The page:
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January 22, 2008

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Fire resistant protective clothing

Fire service and emergency personnel have to wear protective clothing for their work but as well as the physical properties of such garments, physiological comfort is also a crucial consideration, argues Dr Wolfgang Nocker.

When a fire, accident, or other disaster occurs the first responders on the scene – be they fire-fighters, ambulance workers, or rescue personnel – depend on functional protective clothing. The garments they wear must provide reliable protection at all times and in every situation, against such possible hazards as heat, flames, moisture, chemicals, bacteria, and mechanical damage. At the same time, it should also be comfortable to wear, so as to ensure the well-being and ability to perform of the wearer on active service.

But who is to say what exactly is comfortable? What do we understand as comfort? What are the factors that influence it? And what are the performance characteristics of physiologically optimised clothing?

Asking people how comfortable they feel in protective clothing will produce a variety of opinions. Some will say they are comfortable if the clothing fits properly and offers enough freedom of movement. This is known as ergonomic comfort. Others will say it depends on how the clothing feels on the skin, i.e. smooth, soft or rough. This is sensory comfort. Still others will emphasise (thermo)physiological comfort, i.e. the ability of the clothing to support the wearer’s body temperature-regulating function in varying climate conditions, or at varying levels of physical activity.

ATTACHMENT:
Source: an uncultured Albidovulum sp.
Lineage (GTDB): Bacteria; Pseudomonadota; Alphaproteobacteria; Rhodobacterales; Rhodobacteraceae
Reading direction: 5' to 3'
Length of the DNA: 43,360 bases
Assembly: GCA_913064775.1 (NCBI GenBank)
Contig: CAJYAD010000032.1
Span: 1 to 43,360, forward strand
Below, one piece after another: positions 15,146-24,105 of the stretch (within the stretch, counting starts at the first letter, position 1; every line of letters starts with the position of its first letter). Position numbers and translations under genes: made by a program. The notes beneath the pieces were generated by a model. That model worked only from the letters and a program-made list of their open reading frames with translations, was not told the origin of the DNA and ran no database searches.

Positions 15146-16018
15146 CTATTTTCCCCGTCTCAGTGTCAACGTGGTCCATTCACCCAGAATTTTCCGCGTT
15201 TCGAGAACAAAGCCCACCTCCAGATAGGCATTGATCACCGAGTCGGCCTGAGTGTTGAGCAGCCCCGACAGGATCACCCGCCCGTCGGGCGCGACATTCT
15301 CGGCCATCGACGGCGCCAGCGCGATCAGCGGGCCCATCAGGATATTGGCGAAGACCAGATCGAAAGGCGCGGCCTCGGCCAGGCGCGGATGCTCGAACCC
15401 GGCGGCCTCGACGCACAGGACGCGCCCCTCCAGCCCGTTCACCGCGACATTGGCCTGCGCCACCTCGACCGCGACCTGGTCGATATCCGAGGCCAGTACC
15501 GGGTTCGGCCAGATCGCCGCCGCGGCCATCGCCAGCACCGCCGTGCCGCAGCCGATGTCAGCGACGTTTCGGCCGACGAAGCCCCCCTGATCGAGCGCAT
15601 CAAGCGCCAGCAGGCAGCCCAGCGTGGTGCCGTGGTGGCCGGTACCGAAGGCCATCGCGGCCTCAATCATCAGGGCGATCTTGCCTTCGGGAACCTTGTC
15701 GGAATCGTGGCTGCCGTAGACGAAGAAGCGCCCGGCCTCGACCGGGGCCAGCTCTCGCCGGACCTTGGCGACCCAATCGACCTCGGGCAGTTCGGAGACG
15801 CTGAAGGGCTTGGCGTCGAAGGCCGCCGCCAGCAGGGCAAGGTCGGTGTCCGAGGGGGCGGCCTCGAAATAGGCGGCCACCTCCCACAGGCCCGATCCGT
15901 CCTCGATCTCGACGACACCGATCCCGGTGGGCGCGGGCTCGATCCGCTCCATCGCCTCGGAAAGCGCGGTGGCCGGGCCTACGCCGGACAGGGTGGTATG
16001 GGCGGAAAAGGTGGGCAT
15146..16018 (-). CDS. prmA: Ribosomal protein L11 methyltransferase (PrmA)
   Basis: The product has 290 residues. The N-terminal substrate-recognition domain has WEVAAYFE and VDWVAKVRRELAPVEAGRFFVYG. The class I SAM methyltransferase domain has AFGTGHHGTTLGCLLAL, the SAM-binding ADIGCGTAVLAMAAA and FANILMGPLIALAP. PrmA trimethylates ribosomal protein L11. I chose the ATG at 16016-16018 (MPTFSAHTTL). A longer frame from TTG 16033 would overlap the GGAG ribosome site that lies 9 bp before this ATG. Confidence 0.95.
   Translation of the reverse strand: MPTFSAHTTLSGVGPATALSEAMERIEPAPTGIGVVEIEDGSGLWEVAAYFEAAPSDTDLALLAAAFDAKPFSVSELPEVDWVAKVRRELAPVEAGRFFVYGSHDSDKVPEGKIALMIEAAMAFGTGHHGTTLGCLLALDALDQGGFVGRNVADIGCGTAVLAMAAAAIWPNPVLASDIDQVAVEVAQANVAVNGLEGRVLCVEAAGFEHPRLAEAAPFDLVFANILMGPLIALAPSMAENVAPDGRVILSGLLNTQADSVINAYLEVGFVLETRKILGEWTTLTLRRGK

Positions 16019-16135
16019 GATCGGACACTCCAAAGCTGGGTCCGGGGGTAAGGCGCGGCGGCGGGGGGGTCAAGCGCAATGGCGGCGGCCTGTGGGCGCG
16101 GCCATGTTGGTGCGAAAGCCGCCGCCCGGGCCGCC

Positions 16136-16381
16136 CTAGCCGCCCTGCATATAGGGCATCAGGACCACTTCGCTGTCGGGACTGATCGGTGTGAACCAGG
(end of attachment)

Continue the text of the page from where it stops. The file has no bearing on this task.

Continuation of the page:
Influencing factors – internal

Being warm-blooded, normal human body temperature must be between 36.7°C and 37.3°C in order to maintain vital functions and feel well. Humans constantly produce heat through organ and muscle activity during periods of rest and movement, and excess heat is continuously released so that the body’s thermal balance remains at a constant level.

Of this heat loss, 10 per cent occurs through breathing (via the lungs) and 90 per cent via the skin. The latter loses “dry heat” through thermal conduction, convection and radiation. The body’s other effective cooling mechanism is vaporisation, i.e. evaporation of sweat.

On cooling, the body reacts to the drop in core temperature by “taking” various measures. Cutaneous circulation is first reduced by the contraction of the blood vessels, so that there is less heat evacuation to the surface of the skin. The restriction of blood flow causes the temperature of the extremities (hands, feet, etc.) to fall, and, last but not least, the body attempts to produce additional heat by raising its metabolic rate by, for example, shivering.

Influencing factors – external

Factors outside of the body can also create a heat imbalance and thus limit the comfort of those wearing protective clothing. First, there is the climate in which the wearer is working. Air temperature, relative humidity, air movement (wind), and thermal radiation (sun) can all affect the body’s heat balance. The lower the atmospheric temperature and moisture content of the air (relative humidity) the greater the quantity of “dry” heat flowing from the body into the environment. Or, to put it another way, the colder and drier the ambient air the greater the tendency for humans to cool down and, in extreme cases, to freeze.

In most workplace situations the ambient temperature is above 15°C. Physiologically speaking, below 15° C is already where the cold zone (where humans begin to feel uncomfortable) starts, so cold stress is often underestimated. Feeling cold can affect people’s performance level because of restricted mobility, reduced concentration, and slower reflexes.

The wind, too, greatly influences the loss of heat from the body. Humans experience moving air as colder than still air. It takes heat from the body by destroying the 1mm-thick layer of air trapped next to the skin, which creates a micro-climate that functions as a thermal insulator. As a result, the body cools down more rapidly and so perceives the moving air as colder than it really is.